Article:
top of page
  • Writer's pictureHeidi L. Barham

Addressing Racial Disparities: Securing Grants for Equitable End-of-Life Support

nurse and patient holding hands

The disparity in hospice utilization within communities of color is persistent and has increased over the last twenty years. The result is that fewer Black, Hispanic, Asian and Indigenous Americans receive the benefits of hospice care, which focuses on quality of life as persons are approaching the end of their lives. This is unfortunate, because family feedback surveys have consistently shown that hospice patients and their caregivers greatly benefit from the customized and holistic plan of care that addresses physical, emotional, and spiritual suffering.  

Information learned from interviews, focus groups and surveys conducted by Hospice of the Western Reserve regarding the perception of hospice by Black families within Cuyahoga County highlighted how mistrust of the healthcare system, coupled with existing myths and misunderstandings, have contributed to the underutilization of hospice care services within some communities. For example, some respondents thought that hospice care was only available at residential hospice houses, and they would have to send their loved one away. This does not align, however, with certain cultural traditions that exist where family members are committed to “care for their own.” It was also noted that persons were less likely to complete their advance care directives to document their wishes as it relates to end-of-life care. 

In November, Hospice of the Western Reserve received a grant from Three Arches Foundation to expand its outreach efforts and help address racial disparities in the utilization of palliative care as well as hospice care services within Black and Hispanic communities that are in the Three Arches Foundation geography. The grant funding will also be used to support the palliative care services provided through our Western Reserve Navigator program. These services are appropriate for individuals who have been diagnosed with a serious or advanced illness that may not be ready yet for a hospice level of care. This intentional focus on establishing trusted relationships with patients and families, sooner rather than later, will help to ease the transition when it is time for hospice care.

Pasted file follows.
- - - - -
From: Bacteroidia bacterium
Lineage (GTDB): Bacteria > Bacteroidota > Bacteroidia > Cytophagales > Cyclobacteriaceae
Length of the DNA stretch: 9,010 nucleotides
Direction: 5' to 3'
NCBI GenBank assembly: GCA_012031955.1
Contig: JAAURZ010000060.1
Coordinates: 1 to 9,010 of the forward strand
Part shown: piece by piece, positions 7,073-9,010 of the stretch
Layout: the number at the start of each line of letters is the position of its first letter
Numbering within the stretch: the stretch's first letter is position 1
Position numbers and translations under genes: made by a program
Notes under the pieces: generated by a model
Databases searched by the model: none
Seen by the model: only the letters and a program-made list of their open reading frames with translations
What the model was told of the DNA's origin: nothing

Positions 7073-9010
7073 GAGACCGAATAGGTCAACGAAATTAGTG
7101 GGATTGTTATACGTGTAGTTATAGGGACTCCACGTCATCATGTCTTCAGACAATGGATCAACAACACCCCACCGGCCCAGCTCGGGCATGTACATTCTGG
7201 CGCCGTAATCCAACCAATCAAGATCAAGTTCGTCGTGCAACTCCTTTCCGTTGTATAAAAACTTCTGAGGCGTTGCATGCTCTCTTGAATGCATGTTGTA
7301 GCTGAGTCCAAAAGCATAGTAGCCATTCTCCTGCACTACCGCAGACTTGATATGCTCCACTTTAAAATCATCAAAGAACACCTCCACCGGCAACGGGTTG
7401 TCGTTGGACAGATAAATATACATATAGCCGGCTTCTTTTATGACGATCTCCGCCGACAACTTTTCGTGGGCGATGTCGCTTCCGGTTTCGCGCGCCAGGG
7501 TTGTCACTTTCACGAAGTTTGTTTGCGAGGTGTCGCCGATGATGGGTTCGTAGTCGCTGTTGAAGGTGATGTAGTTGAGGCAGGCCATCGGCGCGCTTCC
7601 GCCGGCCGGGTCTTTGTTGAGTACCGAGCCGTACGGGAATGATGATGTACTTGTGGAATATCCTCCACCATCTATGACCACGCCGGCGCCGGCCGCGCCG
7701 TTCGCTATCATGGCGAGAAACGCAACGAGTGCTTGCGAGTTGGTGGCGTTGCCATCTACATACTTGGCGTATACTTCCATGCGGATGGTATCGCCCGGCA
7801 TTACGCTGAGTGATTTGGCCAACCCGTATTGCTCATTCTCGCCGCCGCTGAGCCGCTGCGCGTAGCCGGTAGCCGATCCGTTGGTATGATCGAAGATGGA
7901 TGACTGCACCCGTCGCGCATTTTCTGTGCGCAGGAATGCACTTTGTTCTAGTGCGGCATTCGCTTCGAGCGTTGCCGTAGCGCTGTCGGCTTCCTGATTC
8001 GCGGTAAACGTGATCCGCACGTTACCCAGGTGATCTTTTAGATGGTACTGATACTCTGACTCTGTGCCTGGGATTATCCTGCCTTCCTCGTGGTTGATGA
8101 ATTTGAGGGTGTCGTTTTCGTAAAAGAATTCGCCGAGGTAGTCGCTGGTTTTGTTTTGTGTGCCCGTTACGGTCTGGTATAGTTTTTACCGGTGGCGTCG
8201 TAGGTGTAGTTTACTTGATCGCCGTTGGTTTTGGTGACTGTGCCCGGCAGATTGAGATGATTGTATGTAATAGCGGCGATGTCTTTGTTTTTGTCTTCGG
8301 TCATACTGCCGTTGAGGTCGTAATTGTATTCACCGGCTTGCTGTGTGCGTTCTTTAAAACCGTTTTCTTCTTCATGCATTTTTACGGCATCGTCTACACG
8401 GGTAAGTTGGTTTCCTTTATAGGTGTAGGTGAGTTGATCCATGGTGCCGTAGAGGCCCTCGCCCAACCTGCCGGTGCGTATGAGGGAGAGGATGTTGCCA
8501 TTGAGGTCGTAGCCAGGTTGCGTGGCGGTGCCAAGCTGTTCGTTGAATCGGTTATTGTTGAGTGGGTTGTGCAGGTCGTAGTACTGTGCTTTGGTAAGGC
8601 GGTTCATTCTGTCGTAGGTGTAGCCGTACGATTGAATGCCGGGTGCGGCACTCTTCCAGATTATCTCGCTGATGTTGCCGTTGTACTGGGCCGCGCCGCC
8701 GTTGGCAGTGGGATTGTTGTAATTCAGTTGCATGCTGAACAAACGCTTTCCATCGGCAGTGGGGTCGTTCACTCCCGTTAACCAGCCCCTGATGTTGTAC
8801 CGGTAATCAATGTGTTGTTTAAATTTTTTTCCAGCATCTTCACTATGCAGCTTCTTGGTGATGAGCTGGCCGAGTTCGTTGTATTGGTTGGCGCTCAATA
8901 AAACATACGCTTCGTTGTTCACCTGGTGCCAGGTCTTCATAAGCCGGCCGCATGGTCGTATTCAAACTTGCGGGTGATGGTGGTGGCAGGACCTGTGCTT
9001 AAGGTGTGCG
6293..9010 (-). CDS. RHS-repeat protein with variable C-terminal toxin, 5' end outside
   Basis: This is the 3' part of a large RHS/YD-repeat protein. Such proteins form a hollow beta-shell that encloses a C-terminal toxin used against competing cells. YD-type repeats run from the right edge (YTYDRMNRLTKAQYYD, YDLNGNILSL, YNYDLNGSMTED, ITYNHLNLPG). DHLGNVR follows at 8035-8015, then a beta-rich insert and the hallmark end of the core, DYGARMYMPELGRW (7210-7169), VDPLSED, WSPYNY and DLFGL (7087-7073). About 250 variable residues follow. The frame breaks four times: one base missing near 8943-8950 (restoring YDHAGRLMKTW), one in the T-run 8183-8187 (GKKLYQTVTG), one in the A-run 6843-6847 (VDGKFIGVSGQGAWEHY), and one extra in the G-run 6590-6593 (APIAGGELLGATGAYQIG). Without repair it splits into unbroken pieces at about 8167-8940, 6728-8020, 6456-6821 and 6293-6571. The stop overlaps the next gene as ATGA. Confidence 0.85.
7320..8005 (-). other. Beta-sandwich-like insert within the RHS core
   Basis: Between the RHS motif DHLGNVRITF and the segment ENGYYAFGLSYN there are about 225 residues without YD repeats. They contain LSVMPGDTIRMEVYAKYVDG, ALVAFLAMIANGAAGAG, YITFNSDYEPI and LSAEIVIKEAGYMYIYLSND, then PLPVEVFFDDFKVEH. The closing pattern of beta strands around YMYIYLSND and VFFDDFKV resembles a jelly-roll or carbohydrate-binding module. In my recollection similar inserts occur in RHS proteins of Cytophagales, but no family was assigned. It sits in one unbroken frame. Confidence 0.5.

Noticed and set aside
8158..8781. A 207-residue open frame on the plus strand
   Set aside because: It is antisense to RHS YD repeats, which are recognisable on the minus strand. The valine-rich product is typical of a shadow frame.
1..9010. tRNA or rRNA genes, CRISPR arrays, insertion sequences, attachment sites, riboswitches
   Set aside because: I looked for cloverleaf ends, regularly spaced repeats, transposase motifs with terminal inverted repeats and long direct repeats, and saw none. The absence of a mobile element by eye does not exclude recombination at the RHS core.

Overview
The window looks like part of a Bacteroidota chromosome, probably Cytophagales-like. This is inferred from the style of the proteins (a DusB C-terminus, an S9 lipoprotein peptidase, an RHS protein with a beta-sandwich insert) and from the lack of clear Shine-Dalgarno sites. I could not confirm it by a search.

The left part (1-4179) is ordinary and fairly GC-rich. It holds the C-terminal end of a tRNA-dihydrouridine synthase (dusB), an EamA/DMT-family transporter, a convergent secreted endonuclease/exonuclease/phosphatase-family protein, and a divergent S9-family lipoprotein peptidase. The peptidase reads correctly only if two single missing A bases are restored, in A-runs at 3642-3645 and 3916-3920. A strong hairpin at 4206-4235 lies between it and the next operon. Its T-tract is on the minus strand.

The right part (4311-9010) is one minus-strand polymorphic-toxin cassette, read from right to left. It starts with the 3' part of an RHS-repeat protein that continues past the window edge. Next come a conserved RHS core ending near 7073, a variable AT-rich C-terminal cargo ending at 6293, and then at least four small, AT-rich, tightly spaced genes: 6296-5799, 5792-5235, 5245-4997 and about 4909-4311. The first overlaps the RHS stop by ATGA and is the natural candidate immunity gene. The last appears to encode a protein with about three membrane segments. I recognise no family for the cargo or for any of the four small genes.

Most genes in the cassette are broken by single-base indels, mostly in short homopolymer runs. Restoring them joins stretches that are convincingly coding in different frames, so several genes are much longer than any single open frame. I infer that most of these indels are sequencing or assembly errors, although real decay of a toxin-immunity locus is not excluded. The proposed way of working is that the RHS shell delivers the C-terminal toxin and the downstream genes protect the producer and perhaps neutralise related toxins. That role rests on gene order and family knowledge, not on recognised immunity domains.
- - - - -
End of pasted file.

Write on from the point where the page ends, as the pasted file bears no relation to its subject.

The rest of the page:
Hospice of the Western Reserve is grateful for the support we have received which will enable us to expand our educational programming and outreach efforts that are specifically focused on communities of color. It has been said that when we know better, we do better, and our goal is to help foster better outcomes for the patients and families we serve. By working with trusted community partners, faith-based organizations, and hosting Courageous Conversations with community members about their end-of-life wishes and options, we will be able to raise awareness, build trust and provide a greater understanding about the services we provide.   

Heidi L. Barham supports patients and their families as the Manager of Diversity, Equity, and Inclusion with Hospice of the Western Reserve. She can be reached at


Recent Posts


Search By Tags

Follow Us

  • Facebook Basic Square
  • LinkedIn
  • X
  • Pinterest
  • Instagram
bottom of page